ce Talcum >rings to you odor of the ■ T the rthe smme ami smme and ot£5 I flowers, all S' ^^are delightful?' ard 'Cans’ Talcum Jalsto ladies and lly recommended Eter shaving. This Sale Two r%Q Cans^UC and 17 ny can make as an advertis- convince you of I ing us to sell you )ney to get new | ods please you. OCOLATES ’ACKAGE This Sale Two Pounds 6lc lusic IditioD) for 6c. are closing out than cost. ■iting Paper :ream ream Roach Paste ■JBES red. No Muss. Trouble. For de- Mice, Waterbu^fs Cleanest—easi- Rats and Mice one tube, 25c. )es, 26c. tiac MARION PROGRESS A WEEKLY NEWSPAPER DEVOTED TO THE BEST INTEREST OF THE PEOPLE OF McDOWELL COUNTY. e This Sale B gsTABLISHED 1896. MARION, N. C,, THURSDAY, JULY 13, 1916. VOL. XX—NO. 46 CHAUTAUQUA PROGRAM yyill Be the Best Ever—Talent of Superior Ability—Three Big Days for Marion. Directors of the Marion Chau tauqua, which will be held hereon Thursday, Friday and Saturday, August 10, 11 and 12, have started a campaign to make it a success. The Radcliffe Agency assures the jocal cofflinittee that the talent on the program is first-class in every particular. Arrangements are be ing made for morning entertain ments on all three days. There will be DO admittance charged for the morning meetings, and a sea son ticket good for the other en tertainments, six in all, costs only $1.50. The program for the Chau tauqua follows: aftebnoon and night, august 10. Marietta La Dell, one of the few really great readers of this country Strongly dramatic, clever in come dy, a wide range of satisfactory selections. Rubie Stanford, playing with fire and feeling. Giving the violin a voice for every emotion and al most a language. Ruth Thom. A rare soprano voice, cultivated and trainee} to give expression to the most diffi cult compositions. Dr. D. W. Daniel. Head of English Department, Clemson Col lege, S. C., is one of the really great lecturers of the present day His lectures are gems and abound in eloquence, humor and practica inspiration. AFTERNOON AND NIGHT, AUGUST 11 Durno, the Mysterious. Delight fully entertaining and most amus ingly mystifying. One of the great magicians of today. He is a come dian, conjurer, ventriloquist and philosopher. Eugene Lockhart. A resource ful personality that radiates sun shine. He portrays dramatic poems with a power and intensity that grips the imagination. His humor is refined and delicious. An artist in every way. AFTERNOON AND NIGHT, AUGTOT 12 The Tyrolean Alpine Yodlers, in picturesque costumes. A thorough ly unique and altogether delightful entertainment. They create an at mosohere that is like a breath from their native mountains. The Yod lers are the perfection of the clear est and most sweetly penetrating qualities of the human voice. Albert Marion Hyde. A great natural orator, winning honors in that field as a mere boy. A church leader in the Middle West with so great a call upon his time that he made more addresses outside of his pulpit than in it. He is a sneaker ^bo brings a virile, vital message close to the big "things of lif©i with ^ sparkle of humor and a sunshine of good cheer which makes it a joy to hear him. Rev. Frank Siler Here in Interest of Laymen^s Conference. Rev. Frank Siler, Conference Missionary Secretary of the West ern North Carolina Conference, M. E. Church, South, was in Ma rion last Friday in the interest of the Laymen’s Triennial Missionary Conference to be held at Lake Junaluska, the seat of the South ern Assembly, August 1 to 6. A special meeting was held Friday night at the Methodist church, presided over by the presiding elder. Rev. J. E. Gay, the pur pose of which was to lay plans for having at least one man elected from each church in the Morgan- ton district to the conference. A committee consisting of Rev. J. E. Gay, presiding elder of the Mor ganton district; Mr. F. J. Chap man, district lay leader, and Rev. L. D. Thompson was appointed to work up a strong delegation from the district. Among those from Marion who will probably attend the big con ference are Rev. J. E. Gay, Rev. L. D. Thompson and wife, Mr. and Mrs. D. E. Hudgins, Mr. and Mrs. J. Q. Gilkey and others. A number are expected to go from the Sunday School to the adult Bible Class Conference July 21-22. READY TO DISCHARGE CARGO AND LOAD AGAIN John C. Pool Passes. Mr. John C. Pool, one of Mc Dowell county’s aged and promi nent citizens, died at his home three miles west of town last Saturday morning. He had been in ill health for many months and his death came not unexpected. The deceased was 68 years of age, hav ing been born in Person county. He located in McDowell county shortly after the close of the war. He married Miss Callie Noblitt in 1871, and to this union were born nine children. In 1892 he was again married, to Miss Mary Stroud, and of this union three children were born, all of whom survive. The fnneral services were held Sunday at Stroud’s Chapel, the services being conducted by Rev. U. A. Dry, of Old Fort. The de ceased was buried with Masonic honors, he having been a member of Mystic Tie Lodge No. 237, A. F. & A. M. for a number of years. Mr. Pool was probably one of the most widely known men in Mc Dowell county and was widely known throughout Western North Carolina. He was regarded as one of the best farmers in this section. He took a very active part in the political life of the county and rendered his party valuable ser vices from the days of his boyhood. He was for a long time United States Deputy Collector in this district^ and was several times the nominee of his party for various county offices, having made his last race for the State Senate in 1914. As a humorist his equal would be hard to find in this sec tion of the country and he will very greatly missed by all knew him. NEWS FROM THE COUNTY Brief Mention of Some of the Hap penings in McDowell County— Items About Home People. NEBO Nebo, July 10.—On last Tuesday July 4th, a crowd of young people from Nebo went on a picnic and fishing trip to the new bridge over Catawba ^ver about two miles north of Nebo. Several pleasant hours were spent boat-riding, fishing and kodaking. Supper was eat en about seven o’clock. Those who went on the trip were- Misses Maggie, Hattie and Lei&:h Taylor, Iowa, Tracy and Cheley Sigmon, Fay and Pearl Pad gett, Essie Hemphill, Elizabeth Har grave and Mattie Hunter; Messrs. Ben and Tom Stacy, Watson Wilson, Everett Padgett, Carroll Sigmon and Bruce Tate. Mr. and Mrs. R. A. Hemphill were chai)eroneB of the party. Mrs. J. F. Wilson attended the funer al services of her brother-in-law, T. G - * Cobb, at Morganton last Friday."^ Miss Lona Goforth and Will Landis of Dysartaville were visitors here one day last week. Rev. O, Paul Fitzgerald of Whitsett was a visitor here during ihe week. Mr. and Mrs. J. B. Howell and child ren of Black Mountain are visiting the latter’s parents, Mr. and Mrs. J. F. Bailey. Misses Maggie and Hattie Taylor were the guests of Miss Pearl Teter of Morganton a few days last week. Frank Wilpon of Spmee Pine spent Saturday night with his parents here. Mrs. Kate Bowman of CoUettsville is visiting her son, W. J. Bowman. Miss Pearl Amos of Morganton was the guest of Miss Bertha Beach during the week. Prof. L. L. Hargrave and family haye moved to Cullowhee. We regret to lose them from our community. A number of the Ndbo boys and girls enjoyed a rook party given by Carroll Sigmon last Wednesday night. oyerfiowed its banks at several places and it is still raining. Crops were look ing fihe up to this time. The Sunday School at Bethlehem Bap tist church is progressing nicely with an increase4 l^ttendance. Much interest is manifest^ by both teachers and pu pils and good results are expected. Miss Annie Brown, and Edney Lackey were quietly married at the home of the bride’s parents, Mr. and Mrs. J. H. Brown, last Sunday, Esq. J. C. Sandlin officiating. Following the the ceremony a delicious dinner was served. School will open next Monday with J, F. Parker as teacher. Our farmers have harvested their wheat and are anxiously awaiting the arrival of the thresher. with rela- HARMONY GROVE Harmony Grove, July 10.—Ab Big- gerstaff spent the week-end tives here ^ Mrs. Alice Crawley and son, Herman, visited relatives in Marion Sunday. A number of our folks are attending court in Marion this week. Farmers have finished laying by com and are ready for the thresher. Rev. Vance Snipes of Nebo preached at the Baptist church here Sunday. He was given a hearty welcome. The protracted meeting at Harmony Grove Baptist church will begin on Sat urday before the second Sunday in August. The peopU of the community are re quested to meet and clean off the church grounds and cemetery next Saturday morning. Mrs James Pyatt was a visitor here Sunday. BRIDGEWATER Bridgewater, July 11.—M. F. Tate and daughter, Miss Carrie, spent the week-end with friends at Sevier. A. P. Hunter and M. L. Haskins are attending court in Marion this week. George Hunter, Beverly Boyd and Eck Ha&kins went to Hickory Saturday where they joined a troop enroute to Morehead City. Little James Robinson has returned to his home near Hickory. He was ac companied by his grandmother, Mrs. S. P. Tate. Ben Seals and Carl Justice ^ve re turned to their work at Canton after spending a few days here with home- folks. Miss Kary Tate and nieces, the little Misses Adams, were shopping in Marion Thursday. C. B. Kincaid and family attended the burial of T. G. Cobb in Morganton last Friday. Miss Edna Justice is visiting in Hick ory this week. WOODLAWN Woodlawn, July 10. — Mrs. S. H. Yancey and daaghter are visiting rela tives here. Miss Mattie Suttles of Greer, S. C., visited her uncle, M. L. Good, last week. The rainfall here has been quite heavy since last Saturday. The streams are higher than they have been in years Com, melons and garden products along streams have been washed away and hundreds of dollars worth of property have been destroyed. A protracted meeting was begun at at the Presbyterian church at Sevier Sunday and will continue through the week.. The postoffice at Woodlawn has been moved one mile up the creek and Miss Mary Green has been appointed post mistress. Clinchfieid Mill News. Hugh F. Little and mother, Mrs. D, ^thaore.—The Germaji submarine- ®^rcliantman Deutschland was ready to di€charge her million-dollar cargo take aboard for the return trip ®ietal and rubber needed by Emperor William’s armies and navy. The re turn merchandise Is waiting on the ^ock and the time for leaving port depend largely upon plans J,ot eluding vigilant enemy cruisers, which is expected will be waiting outside Vireinia canM. THOMPSON’S FORK. Thompson’s Fork, July 10.- -Mrs. be who Train No. 21, one-half mile west of Ridgecrest, ran into an open switch and colliged headon with a freight engine that was standing on the siding Monday evening, wrecking the pilots of both en gines. Engineer James Eagle stu^ to his post, but his fireman, .0. O. Douglas, jumped and sustained a broken arm, and a severe scalp wound besides other bruises. Laura Wood and children of Asheville are visiting relatives here. Albert Buff spent several days last week with his parents near Morganton. Kev. G. H. Weaver of Nebo was a visitor here Friday. Mrs. W. M. Wilson of Sugat Hill is visiting her parents, Mr. and Mrs. D. C. Brown. Bruce and Ralph Tate of Nebo visited their gi’andmother, Mrs. Mattie- Tate one day last week. W. C. James and D. C. Brown were in Marion last week. Mrs. James Mull has returned to her home in Morganton after an ei^tended visit to her daughter, Mrs. John Cuth- bertson. The Itfuddy Creek bridge has been r^ placed and is now in use. CROOKED CREEK ^ Old Fort, July 10.—The storm of yes terday and today has already done con siderable damage to crops and land in this community. Com was badly bwt en down and fruit trees and other tim ber was blown down. The creek has D. Little, have gone to Atlantic City. A. F. Hunt, J. C. Hunt, E. S. Brown and Ernest Stalworth spent the Fourth on Mitchell’s Peak. The report a de lightful trip. Mr. and Mrs. R. O. Wylie and child ren and J. T. Laughlin and Miss Bea trice Simmons spent the Fourth at Chimney Rock, Asheville and other points. L. M. Summey was in Rutherfordton for the Fourth. Quite a number of our boys and girls went on a straw ride out to Buck Creek Falls last Tuesday. John Allen spent the week-end with homefolks in Shelby. Miss Beatrice Simmons entertained number of her intimate friends last Saturday evening. Hessie Rogers of Spartanburg is visitor here. Little Carrie Miller had the misfor tune to get her arm burned badly Fri day, but she ia improving. Mr. and Mrs. W. J. Rogers and Mrs. B. C. Wages spent Tuesday at Altapass. We are glad to have with us O. Bry son and family. Miaa WilUe Sugg» has been on the sick list but we are glad to see her out a^ain. Card of Thanks. We de^re to extend our sincere .thanks to our many friends and neighbors for their assistance and kindness i&own during the sickness and death of our husband and father. May God bless them. Mrs. J. C. Pool and family. COUNTY TAX LEVY MADE Rate for State and County Purposes is $1.18 2-3 on the Hundred and $2 on the Poll. The board of county commis sioners was in session Monday and made the tax levy for the ensuinit year. The total rate on property for State and county purposes was fixed at $1.18 2-3 on the hundred, the poll being two dollars. The rate is given in cents on the $100 valuation. State tax 23 2-3, pension tax 4, public school fund 20, total 47 2-3. For county purposes, on property for general fund 19, for bonds 18, bridge fund 18, roads 10. On polls 57c for general fund. Special tax to extend school term 6c. The poll tax on each taxable poll is two dollars, divided as follows: $1.50 to public school fund, 12 cents to pension fund and 38 cents to pauper fund. Special tax of 30 cents for Ma rion township, 25 cents for Old Fort, 20c for Nebo and 20 cents for Montfords was levied for dirt roads, and 20c for school building fund in district No. 3, Old Fort township. The total rate for Marion town ship is $1.38 2-3, and Old Fort, $1.33 2 3. Special school taxes were levied as follows: Marion—Districts Nos. 2, 3, 5, 6, 8, 9 and 10, 20 cents on property and 60 cents on poll. Old Fort—District 1 and 2, 20 on property and 60 on poll; No. 3, 30 on property and 90 on poll; No. 15 on property and 45 on poll. North Cove—No. 4, 15 on prop erty, 45 on poll; No. 5, 25 on prop erty and 75 on poll; No. 6, 20 on property, 60 on poll; No. 7, 20 on property, 60 on poll. Montfords—No. 2, 15 on prop erty and 45 on poll. Bracketts—Nos. 1 and 2, 20 on property, 60 on poll. Nebo—Nos. 1 and 4, 30 on prop erty, 90 on poll. Higgins—No. 2, 20 on property, 60 on poll. Broad River—Nos. 1 and 2, 20 on property, 60 on poll. Dysartsville—No. 1, 30 on prop erty, 90 on poll. Glenwood—15 on property, 45 on poll. Buy Lime Now. Word comes from one of the lime factories that after August 1 there will be an advance of 25 cents per ton on bagged lime. This is because the price of paper has about doubled in the last year. Even if there should be no advance in bulk lime, orders should be placed at once. A number failed last year to get what lime they wanted because in the rush season the factories were unable to supply the demand. This is almost cer tain to occur every fall and spring for some time because the demand increases by leaps and bounds as farmers realize the great value of lime. The wise business farmer will place his order promptly. In this connection it is well to keep in mind what Dr. Thorne, one of the highest authorities on soil fer tility, says. He writes as follows: "'When the land begins to need lime it is a waste of time, energy, and money to continue to cultivate it until this need is supplied; for the economic use of every other fertilizing material, including ma nure, depends upon the lime sup ply.”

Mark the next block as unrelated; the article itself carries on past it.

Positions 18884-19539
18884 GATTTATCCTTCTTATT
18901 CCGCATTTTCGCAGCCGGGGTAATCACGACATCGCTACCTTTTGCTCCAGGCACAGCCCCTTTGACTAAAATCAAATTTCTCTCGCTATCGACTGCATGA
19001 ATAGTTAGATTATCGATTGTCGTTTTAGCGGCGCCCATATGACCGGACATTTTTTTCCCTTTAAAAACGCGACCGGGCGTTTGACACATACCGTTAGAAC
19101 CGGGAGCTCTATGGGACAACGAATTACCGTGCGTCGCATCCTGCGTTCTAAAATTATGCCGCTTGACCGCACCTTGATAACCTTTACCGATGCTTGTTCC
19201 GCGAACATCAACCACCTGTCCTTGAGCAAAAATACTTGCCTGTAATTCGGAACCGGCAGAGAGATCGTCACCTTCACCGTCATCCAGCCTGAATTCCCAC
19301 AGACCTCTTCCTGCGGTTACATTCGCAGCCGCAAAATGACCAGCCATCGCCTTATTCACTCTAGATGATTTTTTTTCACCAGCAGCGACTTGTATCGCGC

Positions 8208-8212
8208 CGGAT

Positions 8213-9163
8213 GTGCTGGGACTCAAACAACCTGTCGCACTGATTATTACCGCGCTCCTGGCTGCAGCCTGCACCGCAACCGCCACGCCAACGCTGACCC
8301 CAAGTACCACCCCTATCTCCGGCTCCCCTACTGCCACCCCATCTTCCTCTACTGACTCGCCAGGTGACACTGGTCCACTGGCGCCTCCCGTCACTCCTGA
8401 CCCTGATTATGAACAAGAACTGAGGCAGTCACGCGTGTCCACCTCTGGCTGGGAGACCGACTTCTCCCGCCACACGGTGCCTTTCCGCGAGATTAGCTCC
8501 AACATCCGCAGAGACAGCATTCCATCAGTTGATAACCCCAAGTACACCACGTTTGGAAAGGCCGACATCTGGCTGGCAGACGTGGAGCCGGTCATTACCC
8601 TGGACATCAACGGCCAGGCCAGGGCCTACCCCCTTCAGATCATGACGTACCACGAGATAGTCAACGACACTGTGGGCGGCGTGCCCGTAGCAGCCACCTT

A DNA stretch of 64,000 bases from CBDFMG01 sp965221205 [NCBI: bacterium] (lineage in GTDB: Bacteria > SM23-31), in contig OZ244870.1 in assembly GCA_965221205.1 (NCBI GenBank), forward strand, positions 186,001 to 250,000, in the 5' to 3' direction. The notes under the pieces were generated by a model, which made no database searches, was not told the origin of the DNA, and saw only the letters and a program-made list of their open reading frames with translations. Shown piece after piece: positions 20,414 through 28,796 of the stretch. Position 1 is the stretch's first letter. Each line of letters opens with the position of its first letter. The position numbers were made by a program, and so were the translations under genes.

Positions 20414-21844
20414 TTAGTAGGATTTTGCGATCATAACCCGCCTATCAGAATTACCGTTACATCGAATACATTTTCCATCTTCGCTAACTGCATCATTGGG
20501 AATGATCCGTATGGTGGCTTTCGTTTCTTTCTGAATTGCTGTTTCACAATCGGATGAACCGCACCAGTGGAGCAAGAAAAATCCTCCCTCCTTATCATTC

North Carolina Newspapers is powered by Chronam.

Digital North Carolina